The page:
In the interviews I’ve watched with Gary and Nina and others, it is clear that the Lionsgate team really wrestled with a balance of how to portray these difficult and disturbing topics (children killing each other, hunger, war) and not alienate teenagers from being able to see the film. Teens are the “target audience”, not adults. Suzanne Collins said that a writer has more leeway on the page than violence on the big screen. Kevin’s darker version of the film might have crossed into R territory.

    So now we have this new director, with music videos in his past filming background. I’m curious to see how that might influence his version of Catching Fire. Maybe with music/video montages on the Victory Tour? Or longer scenes of wordless interaction? Gary spent A LOT of his time refining certain visual details (like Katniss climbing a tree, or looking at fifty versions of bread for Peeta to throw, or how big the pile of supplies would be next to the Cornucopia). What will Francis focus on? I thought it was very interesting that Francis had asked Woody Harrelson if he’d ever studied PTSD, related to Haymitch’s character. That leads me to believe that Francis may emphasize some of the emotional aspects of Catching Fire. I sure hope so!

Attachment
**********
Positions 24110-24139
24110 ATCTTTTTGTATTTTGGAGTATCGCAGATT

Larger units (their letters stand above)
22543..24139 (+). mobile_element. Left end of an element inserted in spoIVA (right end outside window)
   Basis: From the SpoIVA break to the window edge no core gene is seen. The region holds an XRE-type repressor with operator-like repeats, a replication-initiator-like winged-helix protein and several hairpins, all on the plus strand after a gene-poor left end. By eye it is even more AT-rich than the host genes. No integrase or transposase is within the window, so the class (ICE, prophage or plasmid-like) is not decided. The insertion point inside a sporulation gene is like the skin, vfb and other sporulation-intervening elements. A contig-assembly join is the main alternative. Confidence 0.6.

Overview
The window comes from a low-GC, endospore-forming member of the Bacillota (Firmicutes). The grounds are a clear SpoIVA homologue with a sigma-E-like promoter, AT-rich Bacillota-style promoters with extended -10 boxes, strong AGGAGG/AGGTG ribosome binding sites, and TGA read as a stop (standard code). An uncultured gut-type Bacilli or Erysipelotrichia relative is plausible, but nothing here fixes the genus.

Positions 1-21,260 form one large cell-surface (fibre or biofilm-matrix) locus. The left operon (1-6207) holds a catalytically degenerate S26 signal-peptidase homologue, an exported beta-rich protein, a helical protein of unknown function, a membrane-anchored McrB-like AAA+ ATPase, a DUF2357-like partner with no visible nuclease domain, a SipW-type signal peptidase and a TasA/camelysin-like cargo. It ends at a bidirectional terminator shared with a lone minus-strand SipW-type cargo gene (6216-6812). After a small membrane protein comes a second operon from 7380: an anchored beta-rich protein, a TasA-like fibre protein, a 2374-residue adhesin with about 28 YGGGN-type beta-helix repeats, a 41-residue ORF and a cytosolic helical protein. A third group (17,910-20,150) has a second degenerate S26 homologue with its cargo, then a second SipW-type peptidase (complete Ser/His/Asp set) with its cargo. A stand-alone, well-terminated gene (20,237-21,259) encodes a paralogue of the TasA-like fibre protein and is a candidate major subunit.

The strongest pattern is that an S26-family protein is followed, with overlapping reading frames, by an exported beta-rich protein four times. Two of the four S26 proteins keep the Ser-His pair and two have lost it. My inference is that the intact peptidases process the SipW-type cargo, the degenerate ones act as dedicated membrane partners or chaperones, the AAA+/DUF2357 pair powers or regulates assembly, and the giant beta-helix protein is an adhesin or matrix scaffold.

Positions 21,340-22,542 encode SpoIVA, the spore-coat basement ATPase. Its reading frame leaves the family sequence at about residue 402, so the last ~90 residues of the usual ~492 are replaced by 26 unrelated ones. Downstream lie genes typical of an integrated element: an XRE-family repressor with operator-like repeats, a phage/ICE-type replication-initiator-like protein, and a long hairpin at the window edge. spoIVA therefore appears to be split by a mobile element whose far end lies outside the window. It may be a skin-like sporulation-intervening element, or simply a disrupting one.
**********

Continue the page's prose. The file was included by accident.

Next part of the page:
1. I think that KT’s version of THG would likely have been difficult to keep PG-13. His image of the Capitol didn’t fit with mine; it struck me as likely the way someone like Gale would imagine it to be, obviously dark and evil. But Peeta actually seems enthralled by the Capitol when he first sees it (in the book, not just the movie), and I don’t think he would have if it was the way KT saw it. I saw the Capitol as a place that’s glamorous on the surface, but rotten at the core. But, I think that perhaps KT would have done a better job portraying the squalor of the Districts? His take on Haymitch’s Games would also have been interesting, because that is described as quite gory; Haymitch at the end has his guts literally hanging out of him and the “runner-up” tribute has already lost an eye. Seems the Gamemakers came pretty close to not having a Victor that year, either.

      Re Francis Lawrence and him possibly having a different emphasis than Gary Ross, I personally am looking forward to it. I think Catching Fire is a story where Katniss interacts with a lot more people, not just one or two at a time (or zero) as in most of THG, and does emphasize emotional connections more than THG or MJ, so I think that a different directing style could work well. I know Lawrence will likely NOT direct the MJ movies, and I can see them bringing in a director who has experience with war movies, and have the MJ movies take on a darker tone, perhaps pushing that PG-13 envelope. But, I know other fans wish GR had stayed on for all the movies and think having a different director for each book will result in lack of continuity and a disjointed, fragmented feel, much as people have criticized the HP and Twilight movies for.